Propagate Skyscraper converts harmful greenhouse gases into usable building materials! It is a self-propagating structure whose growth is dependant only on the weather conditions and the quality of air surrounding it. Carbon dioxide is turned into a solid material that builds upon an existing scaffolding structure. This innovative project won 3rd prize at this year’s eVolo Skyscraper 2014 Competition.
Propagate Skyscraper introduces the exciting prospect of converting air pollutants into building material. The approach builds upon existing research on capturing carbon gases through carbon-philic resins and transforming them into solid construction material that can create self-propagating structures. A scaffold facilitates the initiation of the process, while the actual pattern and growth of the structure is defined by environmental factors such as wind, weather and the saturation of carbon dioxide within the immediate atmosphere. The growing structure can extend into six directions and promises a possibility of flexible creation of built environments.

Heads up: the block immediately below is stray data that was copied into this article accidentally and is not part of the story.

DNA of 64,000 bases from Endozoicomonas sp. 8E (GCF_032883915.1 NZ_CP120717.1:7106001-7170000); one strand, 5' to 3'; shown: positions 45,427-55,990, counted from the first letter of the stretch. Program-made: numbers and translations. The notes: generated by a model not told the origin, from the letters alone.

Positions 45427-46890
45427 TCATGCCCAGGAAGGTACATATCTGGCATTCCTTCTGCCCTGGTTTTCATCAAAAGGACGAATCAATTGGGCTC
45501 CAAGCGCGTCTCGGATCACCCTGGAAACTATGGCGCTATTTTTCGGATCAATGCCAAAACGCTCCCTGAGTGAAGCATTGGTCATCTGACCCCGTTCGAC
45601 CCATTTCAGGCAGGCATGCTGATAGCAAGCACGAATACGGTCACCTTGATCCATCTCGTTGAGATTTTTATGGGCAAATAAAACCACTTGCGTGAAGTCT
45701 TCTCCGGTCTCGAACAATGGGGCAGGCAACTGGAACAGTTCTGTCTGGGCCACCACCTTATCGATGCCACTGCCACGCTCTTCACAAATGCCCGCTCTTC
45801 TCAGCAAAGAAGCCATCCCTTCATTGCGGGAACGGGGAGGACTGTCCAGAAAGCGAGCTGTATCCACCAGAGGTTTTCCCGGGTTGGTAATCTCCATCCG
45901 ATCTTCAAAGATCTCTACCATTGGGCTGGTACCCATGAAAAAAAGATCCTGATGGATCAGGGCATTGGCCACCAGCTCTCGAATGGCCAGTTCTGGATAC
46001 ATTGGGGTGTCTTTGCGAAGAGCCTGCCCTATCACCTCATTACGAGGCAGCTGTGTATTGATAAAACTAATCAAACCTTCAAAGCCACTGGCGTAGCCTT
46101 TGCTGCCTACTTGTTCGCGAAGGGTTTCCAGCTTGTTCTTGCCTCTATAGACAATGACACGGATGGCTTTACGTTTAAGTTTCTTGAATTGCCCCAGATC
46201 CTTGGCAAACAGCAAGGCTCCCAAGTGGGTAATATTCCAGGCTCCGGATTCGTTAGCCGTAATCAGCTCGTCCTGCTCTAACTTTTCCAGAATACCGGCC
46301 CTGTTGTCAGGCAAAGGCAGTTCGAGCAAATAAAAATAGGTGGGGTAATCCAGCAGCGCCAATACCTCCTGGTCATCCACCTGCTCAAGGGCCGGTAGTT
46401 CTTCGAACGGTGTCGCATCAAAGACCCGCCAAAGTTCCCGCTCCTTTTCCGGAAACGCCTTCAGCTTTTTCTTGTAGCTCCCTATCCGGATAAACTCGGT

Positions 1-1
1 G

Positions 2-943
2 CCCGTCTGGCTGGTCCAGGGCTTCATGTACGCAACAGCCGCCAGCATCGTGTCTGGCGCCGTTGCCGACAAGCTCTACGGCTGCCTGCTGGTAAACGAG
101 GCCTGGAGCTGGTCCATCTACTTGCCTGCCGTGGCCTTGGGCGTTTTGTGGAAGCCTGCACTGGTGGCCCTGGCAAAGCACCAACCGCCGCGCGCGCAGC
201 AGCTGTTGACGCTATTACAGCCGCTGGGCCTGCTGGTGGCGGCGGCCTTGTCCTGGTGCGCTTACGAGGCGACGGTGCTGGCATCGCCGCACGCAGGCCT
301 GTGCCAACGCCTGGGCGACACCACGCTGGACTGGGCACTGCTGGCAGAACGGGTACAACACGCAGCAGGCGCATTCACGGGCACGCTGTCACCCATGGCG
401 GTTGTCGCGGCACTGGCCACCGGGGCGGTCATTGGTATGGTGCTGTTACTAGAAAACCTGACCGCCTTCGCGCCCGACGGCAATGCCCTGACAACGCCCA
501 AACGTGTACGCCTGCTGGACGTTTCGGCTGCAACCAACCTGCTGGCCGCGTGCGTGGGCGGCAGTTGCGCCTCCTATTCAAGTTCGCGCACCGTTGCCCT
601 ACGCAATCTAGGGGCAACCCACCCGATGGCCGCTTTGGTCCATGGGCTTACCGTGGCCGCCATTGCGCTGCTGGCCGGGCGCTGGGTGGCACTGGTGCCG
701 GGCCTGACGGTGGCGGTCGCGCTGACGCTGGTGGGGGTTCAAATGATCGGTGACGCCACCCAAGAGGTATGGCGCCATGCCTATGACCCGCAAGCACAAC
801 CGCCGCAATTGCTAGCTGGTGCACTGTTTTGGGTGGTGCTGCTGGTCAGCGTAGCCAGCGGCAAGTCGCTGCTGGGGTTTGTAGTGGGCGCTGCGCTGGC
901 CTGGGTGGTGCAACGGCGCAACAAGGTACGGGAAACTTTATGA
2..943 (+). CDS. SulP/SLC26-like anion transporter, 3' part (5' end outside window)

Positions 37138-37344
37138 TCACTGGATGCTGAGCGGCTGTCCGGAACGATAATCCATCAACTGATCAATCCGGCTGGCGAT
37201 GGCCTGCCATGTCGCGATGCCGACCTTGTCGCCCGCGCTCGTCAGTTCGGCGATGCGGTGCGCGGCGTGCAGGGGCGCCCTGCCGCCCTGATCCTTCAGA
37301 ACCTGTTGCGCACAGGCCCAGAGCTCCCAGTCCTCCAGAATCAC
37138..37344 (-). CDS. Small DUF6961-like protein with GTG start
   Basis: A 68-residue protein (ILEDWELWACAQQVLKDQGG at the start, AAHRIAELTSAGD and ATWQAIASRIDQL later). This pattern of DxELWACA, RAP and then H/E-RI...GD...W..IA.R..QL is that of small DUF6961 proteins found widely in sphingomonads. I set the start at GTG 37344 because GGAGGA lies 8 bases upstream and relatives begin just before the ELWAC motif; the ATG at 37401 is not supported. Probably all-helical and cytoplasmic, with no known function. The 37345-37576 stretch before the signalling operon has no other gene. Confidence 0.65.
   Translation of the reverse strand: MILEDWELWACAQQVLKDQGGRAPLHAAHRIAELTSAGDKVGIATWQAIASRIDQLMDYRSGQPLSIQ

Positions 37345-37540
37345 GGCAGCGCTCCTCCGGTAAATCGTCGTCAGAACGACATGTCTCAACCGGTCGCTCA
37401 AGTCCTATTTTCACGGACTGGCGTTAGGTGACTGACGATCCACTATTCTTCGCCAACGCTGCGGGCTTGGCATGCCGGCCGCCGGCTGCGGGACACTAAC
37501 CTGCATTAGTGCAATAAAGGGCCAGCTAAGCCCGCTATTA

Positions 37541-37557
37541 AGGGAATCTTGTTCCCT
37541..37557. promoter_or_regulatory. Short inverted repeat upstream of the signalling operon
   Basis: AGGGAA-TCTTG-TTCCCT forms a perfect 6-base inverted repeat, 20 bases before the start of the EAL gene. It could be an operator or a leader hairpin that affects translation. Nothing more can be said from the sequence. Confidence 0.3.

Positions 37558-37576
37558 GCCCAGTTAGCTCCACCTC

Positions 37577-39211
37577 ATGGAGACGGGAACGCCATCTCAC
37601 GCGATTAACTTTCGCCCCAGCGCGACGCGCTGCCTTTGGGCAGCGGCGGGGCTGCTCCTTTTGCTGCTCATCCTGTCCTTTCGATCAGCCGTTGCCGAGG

The structure can create clusters of habitation that have the circulation access at the center and can each accommodate additional communication routes. The tetris-like stacking creates myriad of spatial conditions that establish new forms of social interaction.
The competition jury included Wiel Arets, principal of Wiel Arets Architects, John Bechmann (Axis Mundi), Michael Hensel (AKNW + NAL), Lisa Iwamoto (IwamotoScott Architecture), Kas Oosterhuis (Oosterhuis-Lénárd), Derek Pirozzi (Architecture + Design), Tom Price, Fernando Romero ( FR-EE), Craig Scott (IwamotoScott Architecture), Carol Willis (director Skyscraper Museum), and Dan Wood (WORK Architecture Company).